Spain looks to Argentina for common front on Gibraltar

Foreign ministers to explore possibility of working together on the Rock and Falklands disputes

Foreign Minister José Manuel García-Margallo will travel to Buenos Aires early next month with a view to discussing the ongoing crisis between Spain and Gibraltar.

Argentina, which recently assumed the rotating presidency of the UN Security Council, has already offered political support to Spain in the latest diplomatic standoff with the United Kingdom over its overseas colony Gibraltar. The government of President Cristina Fernández de Kirchner has announced that it is prepared to organize a joint offensive with Spain over Gibraltar and the Falkland Islands, which has once again become a burning issue for Buenos Aires in the past few years.

But at the same time the Spanish government has its own dispute with Argentina that could come into play as both countries seek common ground to confront London.

When García-Margallo meets with his counterpart, Héctor Timerman, it will also be to discuss the ongoing squabble over the Argentinean government’s expropriation last year of the YPF affiliate of the Spanish oil company Repsol.

But taking the Gibraltar dispute to the United Nations and demanding formally that London give up its sovereignty claims to Gibraltar is just one of the many options the Spanish government is studying. In June, the United Nations Special Decolonization Committee discussed the Gibraltar issue at its regular meeting.

The UN Special Decolonization Committee discussed the Gibraltar issue at its June meeting

Addressing the committee, Chief Minister Fabian Picardo said there would be “no question of Gibraltar being handed over to Spain,” adding that the Spanish government was “bullying” the Gibraltarian government.

Picardo has tried to take Gibraltar off the UN committee’s list of areas that are still considered colonies.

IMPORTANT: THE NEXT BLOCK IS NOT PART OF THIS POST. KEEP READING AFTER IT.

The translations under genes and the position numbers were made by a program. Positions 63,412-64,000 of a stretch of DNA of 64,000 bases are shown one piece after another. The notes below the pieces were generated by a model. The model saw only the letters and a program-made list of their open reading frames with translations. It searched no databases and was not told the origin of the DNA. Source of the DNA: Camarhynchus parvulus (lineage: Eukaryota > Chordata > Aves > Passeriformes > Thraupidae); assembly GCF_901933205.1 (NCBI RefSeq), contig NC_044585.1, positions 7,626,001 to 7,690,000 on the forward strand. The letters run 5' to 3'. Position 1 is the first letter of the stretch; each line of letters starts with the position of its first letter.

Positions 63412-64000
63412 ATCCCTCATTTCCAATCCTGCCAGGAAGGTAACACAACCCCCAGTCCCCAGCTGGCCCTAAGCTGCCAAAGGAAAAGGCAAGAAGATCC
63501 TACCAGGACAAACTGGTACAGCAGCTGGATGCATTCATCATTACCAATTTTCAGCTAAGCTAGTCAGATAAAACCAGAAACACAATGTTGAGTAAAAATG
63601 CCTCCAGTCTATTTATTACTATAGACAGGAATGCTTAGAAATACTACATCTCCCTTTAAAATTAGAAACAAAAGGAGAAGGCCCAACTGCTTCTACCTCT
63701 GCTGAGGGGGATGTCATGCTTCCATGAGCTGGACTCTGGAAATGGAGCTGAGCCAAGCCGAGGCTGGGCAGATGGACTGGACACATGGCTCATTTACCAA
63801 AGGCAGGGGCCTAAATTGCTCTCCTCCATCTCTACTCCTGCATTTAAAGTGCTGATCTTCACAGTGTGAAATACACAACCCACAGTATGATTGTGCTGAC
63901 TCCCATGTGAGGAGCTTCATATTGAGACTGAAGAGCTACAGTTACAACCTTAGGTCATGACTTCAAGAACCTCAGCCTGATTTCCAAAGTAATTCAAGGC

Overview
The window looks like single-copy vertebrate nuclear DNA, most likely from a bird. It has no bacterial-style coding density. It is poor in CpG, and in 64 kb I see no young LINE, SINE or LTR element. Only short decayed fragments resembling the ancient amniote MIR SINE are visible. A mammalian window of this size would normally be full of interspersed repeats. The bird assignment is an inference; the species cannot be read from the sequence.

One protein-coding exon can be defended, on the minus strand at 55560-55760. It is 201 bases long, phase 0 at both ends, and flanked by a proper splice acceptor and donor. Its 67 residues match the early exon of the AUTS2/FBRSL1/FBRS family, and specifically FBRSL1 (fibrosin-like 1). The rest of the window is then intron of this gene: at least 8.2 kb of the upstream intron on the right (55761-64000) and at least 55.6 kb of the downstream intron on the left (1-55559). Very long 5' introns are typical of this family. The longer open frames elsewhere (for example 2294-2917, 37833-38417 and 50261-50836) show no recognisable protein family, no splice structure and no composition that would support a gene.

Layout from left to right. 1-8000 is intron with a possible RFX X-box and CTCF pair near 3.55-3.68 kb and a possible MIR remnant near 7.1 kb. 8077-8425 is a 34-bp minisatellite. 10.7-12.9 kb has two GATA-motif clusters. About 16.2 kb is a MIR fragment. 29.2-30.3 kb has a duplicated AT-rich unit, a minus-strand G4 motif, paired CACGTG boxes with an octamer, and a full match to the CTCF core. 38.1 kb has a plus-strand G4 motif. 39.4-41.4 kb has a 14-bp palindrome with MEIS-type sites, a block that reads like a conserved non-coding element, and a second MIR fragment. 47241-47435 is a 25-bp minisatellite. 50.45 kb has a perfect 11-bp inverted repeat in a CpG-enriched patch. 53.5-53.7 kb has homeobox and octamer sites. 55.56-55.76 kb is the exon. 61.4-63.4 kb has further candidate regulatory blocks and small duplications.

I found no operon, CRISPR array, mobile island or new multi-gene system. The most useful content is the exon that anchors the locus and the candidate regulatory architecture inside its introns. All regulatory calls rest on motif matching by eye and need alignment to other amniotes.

Fernando Arias, the Spanish observer at the UN committee meeting, said that the decolonization of Gibraltar required a negotiated solution, adding that it would be unrealistic to proceed on the basis of a “hypothesis” that attempted to ignore Spain’s legitimate rights in the British overseas territory.

Spain has rejected two referendums held in Gibraltar where vast majorities have voted to remain British. Since 2002, London has refused to discuss transferring Gibraltar’s powers.

On Friday, Prime Minister Mariano Rajoy threatened to use “all legal means” to guarantee Spain’s interest in Gibraltar.

Spain’s latest dispute with London flared up last month when Gibraltar began dumping concrete blocks into the sea, supposedly to create a reef for fish at the mouth of the Mediterranean. Spain does not recognize Gibraltar’s claim to waters around the territory.

The presence of the blocks is an obstacle for Spanish trawlers, who have demanded that a solution be reached to allow them to return to their fishing grounds. On previous occasions over recent years, Spanish fishing vessels have been harassed by Gibraltarian authorities.

After the Madrid government claimed the reef restricts Spanish fishing boats, it hit back with tougher frontier checks and a threat to introduce a 50-euro fee for people crossing the Gibraltar border.

It is still unclear whether such a fee would be legal under EU law.

But in a television interview Saturday, Margallo said the entry fee would not be imposed on workers who frequently cross the border for their jobs and pledged aid to the fishermen whose livelihood is being affected by the reef.

Diplomatic sources said that if London does not rein in Gibraltar’s actions, there will be no dialogue with London over Spanish fishing vessels or the entry fee.


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